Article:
Obama says climate must influence ‘all’ government policies

US President says fate of Keystone pipeline is still uncertain, as Republicans start new campaign against carbon cutting

California's vast Folsom Lake has revived after storms, but water levels are still dangerously low (Pic: ewoerlen/Flickr)

California’s vast Folsom Lake has revived after storms, but water levels are still dangerously low (Pic: ewoerlen/Flickr)

By Ed King

Barack Obama says climate change must affect “all” decisions his government makes.

The US President was responding to questions at a news conference over plans for the Keystone XL oil pipeline, which his Administration is currently reviewing.

“I said previously that how Keystone impacted greenhouse gas emissions would affect our decision, but frankly it has to affect all of our decisions at this stage,” he told reporters in Mexico.

Canadian Prime Minister Stephen Harper is desperate for the pipeline to be approved, but Obama said he would not be rushed into making a decision.

“I know it’s been extensive and at times, I’m sure Stephen feels, a little too laborious,” Reuters quote him as saying.

The fate of the pipeline is seen by many climate campaigners as a test of Obama’s commitment to addressing the issue.

If the $5.4 billion project is built, some estimate it will contribute an extra 181 million tons of carbon dioxide equivalent (CO2e) per year, and encourage further development of Canada’s polluting oil sands.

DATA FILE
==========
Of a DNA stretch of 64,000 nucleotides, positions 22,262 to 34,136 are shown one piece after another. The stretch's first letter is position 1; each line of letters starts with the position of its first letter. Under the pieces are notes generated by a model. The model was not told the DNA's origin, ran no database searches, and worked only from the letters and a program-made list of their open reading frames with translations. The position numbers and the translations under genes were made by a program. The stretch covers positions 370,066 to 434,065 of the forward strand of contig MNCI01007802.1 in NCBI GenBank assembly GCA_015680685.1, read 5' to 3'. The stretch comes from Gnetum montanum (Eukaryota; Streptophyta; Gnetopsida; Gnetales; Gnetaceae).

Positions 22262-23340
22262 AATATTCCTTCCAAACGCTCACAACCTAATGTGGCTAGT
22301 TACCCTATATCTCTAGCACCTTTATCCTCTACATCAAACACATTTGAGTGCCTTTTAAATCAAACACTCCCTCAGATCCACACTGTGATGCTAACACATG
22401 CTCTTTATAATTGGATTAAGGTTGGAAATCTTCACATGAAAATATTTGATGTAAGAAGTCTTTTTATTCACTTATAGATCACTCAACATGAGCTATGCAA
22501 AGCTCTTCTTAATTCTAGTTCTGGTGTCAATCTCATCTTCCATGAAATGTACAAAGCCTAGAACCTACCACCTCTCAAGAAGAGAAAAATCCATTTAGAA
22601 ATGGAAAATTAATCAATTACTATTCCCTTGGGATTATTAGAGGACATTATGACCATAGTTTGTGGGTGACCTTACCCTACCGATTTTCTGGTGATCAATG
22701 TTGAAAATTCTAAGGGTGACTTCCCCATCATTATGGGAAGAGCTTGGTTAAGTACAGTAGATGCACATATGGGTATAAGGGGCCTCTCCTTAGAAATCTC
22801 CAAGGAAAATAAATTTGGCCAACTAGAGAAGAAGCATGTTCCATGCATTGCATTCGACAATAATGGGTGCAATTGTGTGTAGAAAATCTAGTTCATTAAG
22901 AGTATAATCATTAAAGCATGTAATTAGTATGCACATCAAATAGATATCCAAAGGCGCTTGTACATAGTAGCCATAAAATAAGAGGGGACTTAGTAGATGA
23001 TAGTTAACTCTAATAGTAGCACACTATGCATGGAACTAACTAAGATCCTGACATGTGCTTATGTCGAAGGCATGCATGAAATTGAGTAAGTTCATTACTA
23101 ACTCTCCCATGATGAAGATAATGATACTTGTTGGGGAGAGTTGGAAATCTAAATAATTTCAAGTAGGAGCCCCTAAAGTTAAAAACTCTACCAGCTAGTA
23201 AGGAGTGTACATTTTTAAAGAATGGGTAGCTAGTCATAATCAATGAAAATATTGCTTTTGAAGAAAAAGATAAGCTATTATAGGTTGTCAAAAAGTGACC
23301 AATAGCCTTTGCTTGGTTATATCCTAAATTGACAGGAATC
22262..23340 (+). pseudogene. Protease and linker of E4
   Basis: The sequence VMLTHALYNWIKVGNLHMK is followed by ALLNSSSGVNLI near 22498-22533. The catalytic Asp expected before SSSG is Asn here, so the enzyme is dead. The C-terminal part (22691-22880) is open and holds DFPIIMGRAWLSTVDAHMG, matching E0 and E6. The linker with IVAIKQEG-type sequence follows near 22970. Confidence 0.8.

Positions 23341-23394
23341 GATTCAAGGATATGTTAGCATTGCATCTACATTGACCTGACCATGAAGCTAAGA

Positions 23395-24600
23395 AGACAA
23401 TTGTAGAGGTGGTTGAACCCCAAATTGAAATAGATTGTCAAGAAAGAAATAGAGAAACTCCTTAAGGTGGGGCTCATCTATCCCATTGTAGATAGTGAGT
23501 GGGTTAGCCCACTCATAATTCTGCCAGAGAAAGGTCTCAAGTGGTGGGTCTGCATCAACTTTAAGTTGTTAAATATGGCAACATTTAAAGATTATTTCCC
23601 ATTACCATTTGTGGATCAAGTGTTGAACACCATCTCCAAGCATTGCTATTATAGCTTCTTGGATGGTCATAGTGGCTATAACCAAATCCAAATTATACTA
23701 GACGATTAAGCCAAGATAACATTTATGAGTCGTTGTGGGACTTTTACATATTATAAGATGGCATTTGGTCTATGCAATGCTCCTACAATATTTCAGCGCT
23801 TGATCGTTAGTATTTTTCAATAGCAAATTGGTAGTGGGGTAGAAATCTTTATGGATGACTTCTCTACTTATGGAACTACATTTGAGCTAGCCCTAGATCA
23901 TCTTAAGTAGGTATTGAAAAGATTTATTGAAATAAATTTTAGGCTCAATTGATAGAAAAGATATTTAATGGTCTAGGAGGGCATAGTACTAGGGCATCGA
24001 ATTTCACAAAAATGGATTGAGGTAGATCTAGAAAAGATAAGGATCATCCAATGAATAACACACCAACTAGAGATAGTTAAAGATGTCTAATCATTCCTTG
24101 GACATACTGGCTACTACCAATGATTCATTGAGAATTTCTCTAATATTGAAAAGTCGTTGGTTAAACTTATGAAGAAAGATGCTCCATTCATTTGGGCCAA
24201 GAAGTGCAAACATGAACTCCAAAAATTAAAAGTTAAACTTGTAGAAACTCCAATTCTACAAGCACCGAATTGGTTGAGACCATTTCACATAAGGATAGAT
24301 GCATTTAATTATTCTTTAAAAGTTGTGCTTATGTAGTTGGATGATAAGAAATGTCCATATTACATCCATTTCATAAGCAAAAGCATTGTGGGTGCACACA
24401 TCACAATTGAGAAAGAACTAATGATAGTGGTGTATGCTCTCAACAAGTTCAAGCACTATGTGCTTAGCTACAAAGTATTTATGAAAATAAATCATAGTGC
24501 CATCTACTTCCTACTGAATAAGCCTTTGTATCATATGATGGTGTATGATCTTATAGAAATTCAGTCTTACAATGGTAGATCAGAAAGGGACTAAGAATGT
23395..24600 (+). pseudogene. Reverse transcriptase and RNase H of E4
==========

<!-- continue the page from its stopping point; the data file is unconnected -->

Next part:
This week Obama announced new fuel efficiency standards for trucks, which could cut US emissions 10%. He also outlined plans for a $100 million climate resilience plan for California, which is suffering from severe drought.

New data from the National Oceanic and Atmospheric Administration (NOAA) suggests January’s land and sea temperatures were the fourth warmest on record.

By the end of January California’s reservoirs were at 50% of capacity, and most mountains bare of snow.

On February 12 the State Department submitted plans for a global climate change deal to the UN, and two days later the White House launched a $1 billion climate resilience package.

And on Wednesday two Californian Senators also released a bill proposing the state determine its own carbon cutting policies post 2020, as well as targeting air quality levels in San Joaquin Valley, Los Angeles, San Diego and Sacramento.

The proposals come in a week that leading Republican Senators launched their toughest attack yet on the Obama Administration’s climate policies.

John McCain and Newt Gingrich, both former supporters of ambitious climate action, tore into Secretary of State John Kerry for suggesting global warming was as dangerous as weapons of mass destruction.

In an interview on a Phoenix radio station McCain questioned Kerry’s state of mind, asking “what planet does he reside?”

He said: “Why should he talk about climate change, when we’ve got a 130,000 people in Syria killed, and…the whole Geneva thing was a fiasco, the Iran-U.S. talks are obviously a joke, and the Palestinian-Israeli negotiations haven’t even begun.”

Former Speaker Gingrich, who in 2008 said the country “must take action to address climate change,” called on Kerry to resign in a series of tweets. “Every American who cares about national security must demand Kerrey’s resignation. A delusional secretary of state is dangerous to our safety,” he said.

Gingrich later apologised for spelling Kerry’s name with an extra ‘e’.

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